To answer the question how can we learn to communicate in peaceful ways? Add to the following adverb-focused list. By interacting affirmatively, agreeably/ amicably/ appreciatively; benevolently, benignly, big-heartedly; caringly, civic-mindedly, compassionately, conciliatorily, considerately, cordially, constructively; dignifyingly, dutifully; empathetically, empoweringly, encouragingly, equitably, ethically; fairly, forgivingly; good-heartedly, good naturedly, generously, gently, graciously; helpfully, humanely, humanitarianly, humanizingly, humbly, honestly, harmoniously, hopefully; impartially, interdependently; joyfully, justly; kindly; lovingly; magnanimously, mercifully; neighborly, non-judgmentally, non-violently; optimistically, openly; patiently, positively; reliably, respectfully, responsibly; selflessness’, sensitively, supportively, sympathetically; tactfully, tenderly, thoughtfully, trustworthily, trustingly; understandingly, unselfishly; virtuously; well-meaningfully.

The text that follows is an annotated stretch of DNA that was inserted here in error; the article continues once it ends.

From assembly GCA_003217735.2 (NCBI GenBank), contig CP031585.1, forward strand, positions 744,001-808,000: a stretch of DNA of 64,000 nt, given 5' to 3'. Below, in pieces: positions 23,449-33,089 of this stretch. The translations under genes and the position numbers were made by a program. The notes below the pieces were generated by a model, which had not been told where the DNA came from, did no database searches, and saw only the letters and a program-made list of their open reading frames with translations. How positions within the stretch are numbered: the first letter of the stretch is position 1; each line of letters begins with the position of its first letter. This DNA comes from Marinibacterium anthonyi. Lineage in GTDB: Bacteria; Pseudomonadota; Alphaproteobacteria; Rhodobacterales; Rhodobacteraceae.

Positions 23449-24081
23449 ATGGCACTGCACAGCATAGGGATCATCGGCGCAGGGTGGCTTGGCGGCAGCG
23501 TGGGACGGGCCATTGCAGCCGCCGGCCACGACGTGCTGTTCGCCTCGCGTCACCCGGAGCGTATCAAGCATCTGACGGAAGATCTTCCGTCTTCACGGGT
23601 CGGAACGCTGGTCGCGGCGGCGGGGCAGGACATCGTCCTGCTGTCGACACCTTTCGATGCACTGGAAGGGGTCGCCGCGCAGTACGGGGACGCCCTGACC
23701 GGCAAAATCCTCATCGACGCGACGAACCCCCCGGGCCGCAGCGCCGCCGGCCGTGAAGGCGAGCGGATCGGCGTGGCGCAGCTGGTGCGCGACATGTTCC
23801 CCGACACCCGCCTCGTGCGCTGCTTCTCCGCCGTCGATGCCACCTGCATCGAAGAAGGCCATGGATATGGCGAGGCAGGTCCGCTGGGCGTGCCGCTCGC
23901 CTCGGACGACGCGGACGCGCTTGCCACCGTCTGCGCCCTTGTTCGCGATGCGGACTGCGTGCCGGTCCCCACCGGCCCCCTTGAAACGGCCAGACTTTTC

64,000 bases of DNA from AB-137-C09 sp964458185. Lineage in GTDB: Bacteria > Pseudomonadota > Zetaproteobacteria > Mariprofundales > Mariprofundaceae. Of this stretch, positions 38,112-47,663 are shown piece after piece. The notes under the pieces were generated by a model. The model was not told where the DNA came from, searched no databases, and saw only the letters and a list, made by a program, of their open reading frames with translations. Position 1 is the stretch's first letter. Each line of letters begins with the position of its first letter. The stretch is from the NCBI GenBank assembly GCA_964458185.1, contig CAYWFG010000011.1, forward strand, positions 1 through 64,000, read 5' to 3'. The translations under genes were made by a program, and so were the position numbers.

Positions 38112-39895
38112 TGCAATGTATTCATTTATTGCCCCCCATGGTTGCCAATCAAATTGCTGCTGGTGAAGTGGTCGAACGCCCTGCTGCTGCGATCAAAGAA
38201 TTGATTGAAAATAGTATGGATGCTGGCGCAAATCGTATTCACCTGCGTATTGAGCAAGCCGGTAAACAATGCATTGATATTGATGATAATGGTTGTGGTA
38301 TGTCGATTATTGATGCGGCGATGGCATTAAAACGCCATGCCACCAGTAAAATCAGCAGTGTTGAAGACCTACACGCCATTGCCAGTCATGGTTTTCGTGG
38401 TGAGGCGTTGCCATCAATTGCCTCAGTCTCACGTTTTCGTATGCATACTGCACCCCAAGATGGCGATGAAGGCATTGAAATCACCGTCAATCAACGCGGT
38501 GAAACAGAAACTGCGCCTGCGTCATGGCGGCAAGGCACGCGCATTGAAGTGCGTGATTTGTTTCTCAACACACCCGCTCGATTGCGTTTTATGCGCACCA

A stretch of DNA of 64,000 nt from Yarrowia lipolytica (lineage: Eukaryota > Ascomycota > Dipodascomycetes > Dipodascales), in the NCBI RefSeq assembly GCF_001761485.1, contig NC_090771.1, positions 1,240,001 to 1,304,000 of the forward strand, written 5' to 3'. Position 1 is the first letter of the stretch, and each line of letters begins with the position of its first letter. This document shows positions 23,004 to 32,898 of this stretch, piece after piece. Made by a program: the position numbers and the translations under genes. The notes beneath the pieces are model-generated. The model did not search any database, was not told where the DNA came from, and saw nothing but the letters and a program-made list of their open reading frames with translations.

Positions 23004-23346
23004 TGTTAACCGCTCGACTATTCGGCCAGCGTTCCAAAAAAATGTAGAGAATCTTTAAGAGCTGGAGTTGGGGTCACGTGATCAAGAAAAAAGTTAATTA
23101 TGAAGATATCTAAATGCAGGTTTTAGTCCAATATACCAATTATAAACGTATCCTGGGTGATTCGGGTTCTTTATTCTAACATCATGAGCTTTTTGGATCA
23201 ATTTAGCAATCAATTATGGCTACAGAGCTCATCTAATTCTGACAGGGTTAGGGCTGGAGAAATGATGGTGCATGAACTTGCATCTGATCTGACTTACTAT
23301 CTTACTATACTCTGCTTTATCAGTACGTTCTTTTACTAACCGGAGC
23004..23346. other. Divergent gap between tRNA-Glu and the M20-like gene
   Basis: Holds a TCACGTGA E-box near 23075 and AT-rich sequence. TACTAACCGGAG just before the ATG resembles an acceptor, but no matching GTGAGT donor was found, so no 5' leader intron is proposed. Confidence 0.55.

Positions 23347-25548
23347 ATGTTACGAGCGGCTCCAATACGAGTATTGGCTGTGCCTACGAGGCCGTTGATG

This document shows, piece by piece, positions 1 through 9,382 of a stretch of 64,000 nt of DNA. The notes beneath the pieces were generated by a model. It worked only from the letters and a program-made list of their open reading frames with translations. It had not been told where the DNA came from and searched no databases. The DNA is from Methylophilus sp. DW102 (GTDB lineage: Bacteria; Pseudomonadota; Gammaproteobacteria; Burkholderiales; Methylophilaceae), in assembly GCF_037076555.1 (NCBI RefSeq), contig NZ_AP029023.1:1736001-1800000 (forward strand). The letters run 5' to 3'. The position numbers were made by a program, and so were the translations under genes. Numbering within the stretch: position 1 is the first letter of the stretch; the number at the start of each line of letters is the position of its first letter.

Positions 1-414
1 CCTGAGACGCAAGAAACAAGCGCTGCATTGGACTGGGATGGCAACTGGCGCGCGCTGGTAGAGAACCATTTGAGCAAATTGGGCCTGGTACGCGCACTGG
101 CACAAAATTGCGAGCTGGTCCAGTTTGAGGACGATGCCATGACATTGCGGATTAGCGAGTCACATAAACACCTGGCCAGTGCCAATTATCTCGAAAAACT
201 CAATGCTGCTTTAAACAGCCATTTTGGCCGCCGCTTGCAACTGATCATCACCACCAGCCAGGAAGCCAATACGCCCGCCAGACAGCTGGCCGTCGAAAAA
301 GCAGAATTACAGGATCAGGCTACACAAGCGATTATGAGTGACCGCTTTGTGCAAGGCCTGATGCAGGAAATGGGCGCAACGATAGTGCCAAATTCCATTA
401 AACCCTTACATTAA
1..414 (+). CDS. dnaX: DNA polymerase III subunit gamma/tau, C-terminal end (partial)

On a broader communicative plane, the systematic learning of peace-promoting phraseologies could also be planned. Hopefully, the design of multilingual dictionaries aiming at preparing language users for activating such peaceful phrases could be entrusted to teams of peace linguists, peace educators, and peace psychologists. In this author’s workshops on constructive communication in Portuguese and in English, I challenge participants to observe daily interaction in various social settings, to write down any instances of peaceful phraseologies and to report such findings in class. The discussion following the sharing of such peace-promoting phrases provides an additional opportunity to probe a strategic dimension of peaceful communication. A very frequent type of written discourse in which phraseologies of peaceful language use can be found is that of hortatory, religious discourse – sermons, for instance – and that of diplomatic discourse. For a discussion of how communicative positivity can be applied to diplomatic communication, see Gomes de Matos (2001). For a set of peaceful vocabulary techniques for use by teachers of English as a second languages, see Gomes de Matos (2002). The use of alliterations in a Peace Psychology context, can be seen in Gomes de Matos (2006b). For an example of how to be communicatively caring and respectful, see Post and Newmark (2007). For an illuminating treatment of Yes as the key word of community, connection, and peace, see Ury (2007).  An innovative sociolinguistic approach to communicative peace is found in Friedrich (2007). As creative users of the Internet, I am sure you will find other sources which can provide you with edifying examples of how to communicate peacefully with one another.